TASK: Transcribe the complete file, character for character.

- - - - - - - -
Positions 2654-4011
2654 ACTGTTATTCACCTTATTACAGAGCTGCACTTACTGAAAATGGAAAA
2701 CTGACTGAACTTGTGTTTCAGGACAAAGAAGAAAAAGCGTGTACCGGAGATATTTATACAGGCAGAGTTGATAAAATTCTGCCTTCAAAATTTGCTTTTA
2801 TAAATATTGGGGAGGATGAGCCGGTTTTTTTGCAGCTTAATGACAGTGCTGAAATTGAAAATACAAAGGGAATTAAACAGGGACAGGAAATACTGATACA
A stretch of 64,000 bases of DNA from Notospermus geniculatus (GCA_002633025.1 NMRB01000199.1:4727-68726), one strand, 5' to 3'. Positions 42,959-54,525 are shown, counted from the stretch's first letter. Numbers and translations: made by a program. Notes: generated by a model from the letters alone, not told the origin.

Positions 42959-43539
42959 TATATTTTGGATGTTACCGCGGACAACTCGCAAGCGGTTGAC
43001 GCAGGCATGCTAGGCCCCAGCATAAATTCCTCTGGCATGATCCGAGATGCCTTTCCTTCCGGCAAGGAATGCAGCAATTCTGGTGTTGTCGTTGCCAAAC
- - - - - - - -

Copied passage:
Positions 2654-4011
2654 ACTGTTATTCACCTTATTACAGAGCTGCACTTACTGAAAATGGAAAA
2701 CTGACTGAACTTGTGTTTCAGGACAAAGAAGAAAAAGCGTGTACCGGAGATATTTATACAGGCAGAGTTGATAAAATTCTGCCTTCAAAATTTGCTTTTA
2801 TAAATATTGGGGAGGATGAGCCGGTTTTTTTGCAGCTTAATGACAGTGCTGAAATTGAAAATACAAAGGGAATTAAACAGGGACAGGAAATACTGATACA
A stretch of 64,000 bases of DNA from Notospermus geniculatus (GCA_002633025.1 NMRB01000199.1:4727-68726), one strand, 5' to 3'. Positions 42,959-54,525 are shown, counted from the stretch's first letter. Numbers and translations: made by a program. Notes: generated by a model from the letters alone, not told the origin.

Positions 42959-43539
42959 TATATTTTGGATGTTACCGCGGACAACTCGCAAGCGGTTGAC
43001 GCAGGCATGCTAGGCCCCAGCATAAATTCCTCTGGCATGATCCGAGATGCCTTTCCTTCCGGCAAGGAATGCAGCAATTCTGGTGTTGTCGTTGCCAAAC